My Lords, this Bill in the main is a measure for giving statutory authority to arrangements that have already been made by direct negotiation with the trade unions. It is impossible, therefore, to discuss these arrangements, because promises have been made in regard to them which must now be fulfilled. We can only hope that the effect of this Bill will be to remove all discontent, and especially we may hope that it will remove those causes of delay in the production of munitions which arise from artificial rules formulated in peace time—rules which I believe are in a great degree injurious and demoralising to labour and might in war time be disastrous to the country.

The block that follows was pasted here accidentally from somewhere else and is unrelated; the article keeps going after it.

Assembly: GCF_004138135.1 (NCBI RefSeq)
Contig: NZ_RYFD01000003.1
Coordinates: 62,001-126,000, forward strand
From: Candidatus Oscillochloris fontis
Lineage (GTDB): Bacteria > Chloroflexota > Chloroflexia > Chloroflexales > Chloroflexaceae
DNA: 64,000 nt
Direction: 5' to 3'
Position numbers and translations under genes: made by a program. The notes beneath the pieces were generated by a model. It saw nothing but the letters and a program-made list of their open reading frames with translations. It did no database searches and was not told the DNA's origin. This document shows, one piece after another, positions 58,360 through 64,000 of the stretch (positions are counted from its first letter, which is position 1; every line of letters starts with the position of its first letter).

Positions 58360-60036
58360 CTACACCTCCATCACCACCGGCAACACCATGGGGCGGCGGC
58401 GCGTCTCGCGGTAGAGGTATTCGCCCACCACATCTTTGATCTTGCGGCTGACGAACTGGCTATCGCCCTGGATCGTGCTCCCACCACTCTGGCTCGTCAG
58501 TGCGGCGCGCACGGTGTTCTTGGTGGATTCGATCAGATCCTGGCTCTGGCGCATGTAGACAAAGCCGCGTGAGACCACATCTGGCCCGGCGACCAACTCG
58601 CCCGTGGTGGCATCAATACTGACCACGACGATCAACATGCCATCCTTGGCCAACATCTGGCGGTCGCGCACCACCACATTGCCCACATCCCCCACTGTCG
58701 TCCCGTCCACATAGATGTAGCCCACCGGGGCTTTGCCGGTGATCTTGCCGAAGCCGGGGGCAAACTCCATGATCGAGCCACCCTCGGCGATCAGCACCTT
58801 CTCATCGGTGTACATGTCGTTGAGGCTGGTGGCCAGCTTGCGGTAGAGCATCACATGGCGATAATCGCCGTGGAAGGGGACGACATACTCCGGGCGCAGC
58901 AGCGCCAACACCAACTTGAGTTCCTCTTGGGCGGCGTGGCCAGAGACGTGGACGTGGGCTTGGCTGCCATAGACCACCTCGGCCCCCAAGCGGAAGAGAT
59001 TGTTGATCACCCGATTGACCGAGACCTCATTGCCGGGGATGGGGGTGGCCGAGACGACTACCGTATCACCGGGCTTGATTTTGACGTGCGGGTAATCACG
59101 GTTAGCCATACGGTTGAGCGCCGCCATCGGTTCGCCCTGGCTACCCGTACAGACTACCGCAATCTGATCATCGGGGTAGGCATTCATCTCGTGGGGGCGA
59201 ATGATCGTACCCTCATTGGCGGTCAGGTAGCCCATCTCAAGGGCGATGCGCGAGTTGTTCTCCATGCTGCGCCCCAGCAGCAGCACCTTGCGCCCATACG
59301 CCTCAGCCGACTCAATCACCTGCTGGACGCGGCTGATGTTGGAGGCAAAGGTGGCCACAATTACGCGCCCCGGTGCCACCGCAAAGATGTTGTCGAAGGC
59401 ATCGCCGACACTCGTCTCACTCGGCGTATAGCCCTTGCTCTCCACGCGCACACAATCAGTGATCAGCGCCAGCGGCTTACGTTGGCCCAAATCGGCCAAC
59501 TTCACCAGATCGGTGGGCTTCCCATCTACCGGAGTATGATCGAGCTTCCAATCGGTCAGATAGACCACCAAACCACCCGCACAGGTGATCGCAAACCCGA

There is one matter in this Bill to which I should like to call attention. Clause 19 seems to introduce a new principle of legislation by the very special and peculiar power which it gives to the Minister of Munitions. Under this clause that Minister may at any time and at his pleasure transfer any of his powers or duties to any other Department of State which is ready to receive them, and it is provided in this clause that the Department to which the powers and duties are so transferred and the officers of that Department shall have "the same powers and duties for the purpose as are, by the principal Act and this Bill, conferred on the Minister of Munitions and his officers." I may be quite wrong, but it does seem to me that difficulties may arise under that clause, and that they will require a certain amount of consideration in Committee. For example, the principal Act lays down that certain duties of the Minister of Munitions are to be performed in certain ways; but the Department to which those ditties might be transferred might wish to carry them out in some other and possibly in some better way. Would the principal Act apply to the Department to which the duties had been transferred and enforce upon that Department all its regulations? That Department, of course, cannot be named in the Bill as nobody knows to what Department any of the powers and duties may be transferred. Then, again, can powers which are conferred in a statutory form upon a Minister be transferred to another Department and to the officers of that Department as this clause provides? The provision in the clause may be quite wise, but it does seem to me that it requires examination by one of the great legal authorities in your Lordships' House, because it; might set up a precedent which would prove extremely undesirable.